By allowing ads to appear on this site, you support the local businesses who, in turn, support great journalism.
Manteca: $206.2M in bank
Budget plan reduces general reserves by $3.2M
Sales tax revenues in Manteca are expected to increase slightly to $7,555,000 in the fiscal year starting July 1. - photo by HIME ROMERO/ The Bulletin
Manteca is expected to have $201,482,901 in the bank when June 30, 2011 rolls around.

That compares to $206,251,616 the city expects to have on the books in cash when the current fiscal year ends eight days from now.

Since the city has just bridged another multi-million general fund deficit - $11.4 million for the current fiscal year and $3.8 million for the fiscal year starting July 1 - what gives?

It has everything to do with conservative management of various non-general fund accounts as well as post Proposition 13 initiatives designed to make sure money collected for a specific purpose is spent for that purpose. That is why the city can’t use $191,486,069 of that money for day-to-day municipal operations such as police and fire protection, parks, street maintenance, general government, storm drains, and other needs.

The remaining $9,996,832 is available for general fund needs - sort of that is.

The city for years has carried $1,918,000 each year for emergencies. This became prudent after the 1997 flood when the city was called on to provide emergency assistance to rural residents. They were eventually reimbursed by the state for almost all of the cost but it proved to be a six-figure drain on the city. It also provides money in case something unexpected  police incidents including murder investigations and such that may require significant overtime or even a disaster including the chemical train derailment in the late 1980s.

The city will start $9,996,832 in carryover funds that will be whittled down by almost $3.2 million to $6,745,704 by June 30, 2011 to cover the deficit. That is because projected revenues are only $26,354,625 for the general fund while projected expenses are $29,405,753 for the 2010-11 fiscal year.

A general excise tax collected on construction to pay for oversizing of pipes and other needs of growth will have a balance of $4,486,746 by June 20, 2011. There will also be an estimated $36,328 left in the asset seizure reserve and $235 in the gang prevention reserve.

Income projections for the 2010-11 fiscal year general fund include:

•$7,555,000 in sales tax up from $7,160,000 this current fiscal year.

•$9,191,600 in property tax down from $9.933,500 in the current fiscal year.

•$350,000 in motel room tax up from $342,000 in the current fiscal year.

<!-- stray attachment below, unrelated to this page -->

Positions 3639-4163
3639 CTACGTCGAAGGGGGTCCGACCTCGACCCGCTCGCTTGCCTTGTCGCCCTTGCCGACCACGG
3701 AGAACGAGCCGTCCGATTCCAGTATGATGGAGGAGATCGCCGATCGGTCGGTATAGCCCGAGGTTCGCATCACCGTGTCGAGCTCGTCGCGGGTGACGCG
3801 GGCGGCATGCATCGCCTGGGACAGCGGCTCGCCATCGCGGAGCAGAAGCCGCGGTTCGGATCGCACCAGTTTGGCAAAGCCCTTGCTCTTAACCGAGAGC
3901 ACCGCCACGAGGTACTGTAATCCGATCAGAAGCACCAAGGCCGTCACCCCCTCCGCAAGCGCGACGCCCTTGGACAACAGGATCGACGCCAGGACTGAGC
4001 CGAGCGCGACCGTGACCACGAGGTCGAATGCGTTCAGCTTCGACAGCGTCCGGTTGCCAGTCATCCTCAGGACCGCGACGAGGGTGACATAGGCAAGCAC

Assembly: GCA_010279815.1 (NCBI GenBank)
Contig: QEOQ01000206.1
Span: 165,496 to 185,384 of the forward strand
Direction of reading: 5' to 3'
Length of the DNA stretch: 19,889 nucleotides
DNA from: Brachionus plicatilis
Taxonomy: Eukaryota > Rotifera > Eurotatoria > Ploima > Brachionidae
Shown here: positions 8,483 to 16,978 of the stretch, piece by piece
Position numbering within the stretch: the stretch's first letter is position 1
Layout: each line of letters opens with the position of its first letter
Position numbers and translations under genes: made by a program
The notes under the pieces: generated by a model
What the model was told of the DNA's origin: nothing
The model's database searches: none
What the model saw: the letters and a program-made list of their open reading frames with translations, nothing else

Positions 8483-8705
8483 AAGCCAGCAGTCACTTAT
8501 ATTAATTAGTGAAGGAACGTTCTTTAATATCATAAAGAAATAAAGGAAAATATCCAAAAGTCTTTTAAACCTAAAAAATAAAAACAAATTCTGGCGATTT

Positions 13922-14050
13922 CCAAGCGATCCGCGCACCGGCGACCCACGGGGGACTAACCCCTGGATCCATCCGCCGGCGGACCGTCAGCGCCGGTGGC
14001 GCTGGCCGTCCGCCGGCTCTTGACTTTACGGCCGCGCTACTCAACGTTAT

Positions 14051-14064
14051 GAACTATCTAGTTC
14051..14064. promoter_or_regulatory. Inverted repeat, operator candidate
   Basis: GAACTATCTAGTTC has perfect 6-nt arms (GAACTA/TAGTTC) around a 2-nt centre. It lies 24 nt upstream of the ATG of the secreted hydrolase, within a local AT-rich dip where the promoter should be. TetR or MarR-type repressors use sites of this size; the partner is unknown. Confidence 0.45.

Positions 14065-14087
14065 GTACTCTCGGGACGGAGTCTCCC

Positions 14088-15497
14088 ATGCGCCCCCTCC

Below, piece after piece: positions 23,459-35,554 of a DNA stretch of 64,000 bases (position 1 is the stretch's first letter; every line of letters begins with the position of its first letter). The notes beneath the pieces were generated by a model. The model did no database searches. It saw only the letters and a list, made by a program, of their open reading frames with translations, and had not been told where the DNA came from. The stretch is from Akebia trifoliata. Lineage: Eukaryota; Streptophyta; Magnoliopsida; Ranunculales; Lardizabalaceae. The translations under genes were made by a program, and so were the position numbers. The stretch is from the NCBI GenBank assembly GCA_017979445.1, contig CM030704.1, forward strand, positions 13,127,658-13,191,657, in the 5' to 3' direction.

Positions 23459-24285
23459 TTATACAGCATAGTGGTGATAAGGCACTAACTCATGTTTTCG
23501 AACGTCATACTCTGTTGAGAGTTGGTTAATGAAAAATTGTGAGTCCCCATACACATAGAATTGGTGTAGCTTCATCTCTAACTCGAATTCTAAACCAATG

•$225,000 in interest earnings up from $190,000 in the current fiscal year.

•$1,240,000 in franchise fees for cable TV, electricity, and natural gas up from $1,229,625 in the current fiscal year.

Among the special accounts that have restricted uses and their projected balance on June 30, 2011 are:

•$8,351,790 in the public safety endowment account paid into by developers for the purpose of hiring more police and firefighters. Three police officers are currently funded from the interest generated on the money.

•$4,325,408 in Measure M half cent public safety sales tax to pay for additional police and firefighters beyond the general fund. Eleven of the city’s police officers are paid from this account. The balance represents enough money to fund those 11 positions for nearly two years at full salary and benefits.

•$1,179.067 for landscape maintenance districts. That is down just over $400,000 from the beginning balance projected for July 1.

•$9,286,840 for development fees.

•$33,674,807 in capital improvement funds including $5,145,160 in government facilities fees and $2,571,015 in park fees paid for by growth.

•$52,908,514 in enterprise accounts including $17,919,396 for sewer maintenance and operation, $10,143,957 in sewer fees used to retire growth’s portion of the debt to build the new wastewater treatment plant, $5,313,931 in solid waste, $23,849,279 in water maintenance and operations, and $6,959,554 in water fees to pay for the debt on the surface water treatment plant. All of the previously mentioned categories will have lower fund balances than they start the fiscal year with due to slowdown in growth and an increase in delinquencies on monthly bills. The golf course has a negative ending balance projected at $1,426,557.

•$79,799,675 for redevelopment including $14,971,681 for housing, $18,739,564 for debt service, $40,168,513 for capital projects, and $2,919,918 for economic development.

The City Council meets today at 3 p.m. to review the proposed municipal budget for the fiscal year starting July 1. The meeting takes place at the Civic Center, 1001 W. Center St.